Provo Paternity Lawyer
Kelly Peterson | Law Office of Kelly Peterson
When a child is born to unmarried parents, there are several steps and methods by which paternity can be established and Provo paternity lawyer Kelly Peterson can explain the options available to you based on your unique case.
If two unmarried people have a child out of wedlock, the biological or “putative” father must file with the state a Voluntary Declaration of Paternity. If the biological father does not register with the state (and strictly comply with specific requirements) within 10 days from the date where he learned or should have learned of his child’s impending adoption, he cannot object an adoption.
In order to block an adoption, an unmarried biological father must comply with a variety of requirements set forth in Utah Annotated Code 78b-6-121. In essence, a biological father’s consent to adoption is not required unless he performs specific actions to establish his paternity.
Read More About 78B-6-121 of the Utah State Code.
Next, either parent can may file a petition to establish the father’s paternity in district court. This process is similar to filing a divorce petition except that the issues of alimony, property division and dissolution of the marriage are not included. The issues of custody, visitation, tax return deduction claims, insurance, day care etc. are issues to be decided by the court in a paternity case. Provo paternity lawyer Kelly Peterson can assist you in throughout this process.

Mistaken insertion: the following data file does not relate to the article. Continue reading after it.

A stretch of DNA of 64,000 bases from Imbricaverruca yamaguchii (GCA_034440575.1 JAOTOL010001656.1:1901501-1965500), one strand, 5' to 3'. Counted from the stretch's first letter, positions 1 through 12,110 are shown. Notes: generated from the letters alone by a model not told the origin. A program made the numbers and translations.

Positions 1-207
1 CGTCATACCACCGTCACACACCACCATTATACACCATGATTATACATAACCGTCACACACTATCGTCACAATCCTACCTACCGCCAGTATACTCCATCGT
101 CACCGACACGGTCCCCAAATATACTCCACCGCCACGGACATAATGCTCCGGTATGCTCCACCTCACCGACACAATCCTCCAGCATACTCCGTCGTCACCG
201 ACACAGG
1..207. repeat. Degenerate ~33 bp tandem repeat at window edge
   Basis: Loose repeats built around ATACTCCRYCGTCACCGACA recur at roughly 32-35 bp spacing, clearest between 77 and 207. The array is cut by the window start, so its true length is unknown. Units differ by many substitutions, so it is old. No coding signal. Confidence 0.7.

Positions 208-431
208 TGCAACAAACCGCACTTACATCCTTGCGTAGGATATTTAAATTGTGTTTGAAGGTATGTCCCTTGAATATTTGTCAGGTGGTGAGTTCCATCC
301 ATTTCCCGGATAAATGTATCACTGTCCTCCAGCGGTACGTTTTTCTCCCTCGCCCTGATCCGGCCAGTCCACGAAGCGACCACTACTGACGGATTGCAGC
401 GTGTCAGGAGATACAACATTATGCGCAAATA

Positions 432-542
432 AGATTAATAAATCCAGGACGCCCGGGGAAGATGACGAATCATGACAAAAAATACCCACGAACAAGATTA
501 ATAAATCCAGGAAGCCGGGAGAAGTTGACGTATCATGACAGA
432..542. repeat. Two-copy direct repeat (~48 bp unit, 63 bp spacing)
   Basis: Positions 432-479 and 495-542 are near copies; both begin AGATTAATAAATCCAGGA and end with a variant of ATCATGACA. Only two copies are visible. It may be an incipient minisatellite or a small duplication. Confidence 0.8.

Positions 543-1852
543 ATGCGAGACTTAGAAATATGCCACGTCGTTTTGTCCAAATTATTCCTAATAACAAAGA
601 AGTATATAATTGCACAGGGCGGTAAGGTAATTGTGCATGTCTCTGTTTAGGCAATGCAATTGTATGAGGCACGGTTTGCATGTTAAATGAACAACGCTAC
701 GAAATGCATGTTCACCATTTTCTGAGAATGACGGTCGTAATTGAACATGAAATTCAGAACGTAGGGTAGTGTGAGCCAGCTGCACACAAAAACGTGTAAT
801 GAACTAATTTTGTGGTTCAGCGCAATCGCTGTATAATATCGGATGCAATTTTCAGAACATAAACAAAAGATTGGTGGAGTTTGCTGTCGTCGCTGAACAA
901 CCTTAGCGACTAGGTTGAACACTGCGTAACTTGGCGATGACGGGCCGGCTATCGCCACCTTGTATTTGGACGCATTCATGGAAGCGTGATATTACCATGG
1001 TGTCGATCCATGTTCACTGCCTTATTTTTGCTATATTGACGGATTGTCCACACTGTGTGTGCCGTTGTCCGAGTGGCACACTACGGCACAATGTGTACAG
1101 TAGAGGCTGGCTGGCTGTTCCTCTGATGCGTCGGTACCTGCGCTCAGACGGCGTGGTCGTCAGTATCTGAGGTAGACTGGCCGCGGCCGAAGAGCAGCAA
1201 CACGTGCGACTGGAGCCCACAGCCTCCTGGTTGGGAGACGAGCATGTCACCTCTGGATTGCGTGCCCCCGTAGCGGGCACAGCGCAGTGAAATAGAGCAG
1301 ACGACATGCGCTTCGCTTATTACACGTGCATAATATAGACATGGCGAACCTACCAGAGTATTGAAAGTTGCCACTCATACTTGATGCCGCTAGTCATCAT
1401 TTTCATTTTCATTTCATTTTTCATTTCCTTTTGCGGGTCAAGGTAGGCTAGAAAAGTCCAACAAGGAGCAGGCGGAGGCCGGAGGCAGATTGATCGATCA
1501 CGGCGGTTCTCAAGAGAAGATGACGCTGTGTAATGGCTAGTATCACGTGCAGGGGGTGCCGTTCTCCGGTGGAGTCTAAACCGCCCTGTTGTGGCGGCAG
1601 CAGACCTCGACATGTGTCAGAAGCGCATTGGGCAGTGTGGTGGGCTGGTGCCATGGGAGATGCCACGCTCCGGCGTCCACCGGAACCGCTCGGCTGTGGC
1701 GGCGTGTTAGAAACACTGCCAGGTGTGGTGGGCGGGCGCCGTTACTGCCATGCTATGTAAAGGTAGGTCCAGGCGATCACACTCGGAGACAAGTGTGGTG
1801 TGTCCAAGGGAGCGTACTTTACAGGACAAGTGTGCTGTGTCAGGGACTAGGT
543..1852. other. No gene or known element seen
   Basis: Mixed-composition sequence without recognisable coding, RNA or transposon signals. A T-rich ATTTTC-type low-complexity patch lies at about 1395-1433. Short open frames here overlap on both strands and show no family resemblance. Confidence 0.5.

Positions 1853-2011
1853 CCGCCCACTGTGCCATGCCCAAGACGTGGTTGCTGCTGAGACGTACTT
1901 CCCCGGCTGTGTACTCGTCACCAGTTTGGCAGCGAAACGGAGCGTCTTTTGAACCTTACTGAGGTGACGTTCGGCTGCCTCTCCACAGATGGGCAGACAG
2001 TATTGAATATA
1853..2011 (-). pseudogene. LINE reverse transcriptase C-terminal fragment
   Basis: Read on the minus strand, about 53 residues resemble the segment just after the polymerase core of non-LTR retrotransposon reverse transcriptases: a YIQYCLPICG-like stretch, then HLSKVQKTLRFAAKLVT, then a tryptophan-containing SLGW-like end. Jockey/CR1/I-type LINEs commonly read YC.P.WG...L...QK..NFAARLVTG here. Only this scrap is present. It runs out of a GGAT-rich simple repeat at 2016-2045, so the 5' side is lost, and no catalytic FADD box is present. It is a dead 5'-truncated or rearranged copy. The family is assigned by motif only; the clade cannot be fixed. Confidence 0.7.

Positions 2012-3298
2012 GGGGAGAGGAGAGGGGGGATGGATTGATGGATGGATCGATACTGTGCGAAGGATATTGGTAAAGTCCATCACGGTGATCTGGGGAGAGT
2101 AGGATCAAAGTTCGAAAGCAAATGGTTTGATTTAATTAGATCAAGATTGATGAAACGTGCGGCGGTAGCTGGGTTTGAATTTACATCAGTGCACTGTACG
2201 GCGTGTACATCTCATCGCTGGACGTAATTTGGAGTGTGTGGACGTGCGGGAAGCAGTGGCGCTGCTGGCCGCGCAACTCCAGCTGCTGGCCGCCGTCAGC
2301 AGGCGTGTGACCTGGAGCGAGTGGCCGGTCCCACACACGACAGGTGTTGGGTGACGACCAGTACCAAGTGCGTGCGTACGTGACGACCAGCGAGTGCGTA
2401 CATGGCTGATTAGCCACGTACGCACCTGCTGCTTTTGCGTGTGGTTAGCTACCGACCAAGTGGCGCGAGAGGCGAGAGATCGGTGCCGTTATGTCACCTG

If the mother had an affair during the course of a marriage resulting in a child, the mother’s husband is the legal father, even if he is not the biological father. The husband’s status as legal father can be challenged under certain circumstances, but if the legal father has assumed parental responsibility for a child born into the marriage, it is unlikely that any challenge to his legal status as father will be successful (unless it can be demonstrated that the child’s relationship with the legal father is harmful to the child).
DNA paternity testing: the law presumes that a man is the father of a child born during his marriage or within 300 days after termination of the marriage. If either parent wishes to challenge paternity, they must do so prior to the divorce being final. Additionally, if the mother wishes to challenge the paternity of the legal or presumed father, she must show why it would be in the best interest of the child. Even if a DNA paternity test shows that the legal father is not the biological father, the court can disregard the DNA test results, particularly if disestablishing the legal father would not be in the child’s best interest.
Another method by which paternity may be established is through the Utah Office of Recovery Services, which is the state agency charged with collecting child support. In order to keep a mother from being a burden on the public (e.g., requiring public assistance, Medicaid etc.), ORS may file an administrative action against an alleged biological father. They may require the man to undergo DNA testing in order to establish his paternity. If such a proceeding has been properly initiated, but the man refuses to undergo DNA testing, he may be defaulted, and an administrative order declaring him to be the father will enter. Failure to undergo DNA paternity testing will not save the alleged father from being established to be the father.
Contact Provo Paternity Lawyer Kelly Peterson
The complexities of paternity cases and paternity tests can be overwhelming. If you have further questions or would like to speak with Provo paternity lawyer Kelly Peterson, call the Law Office of Kelly Peterson today!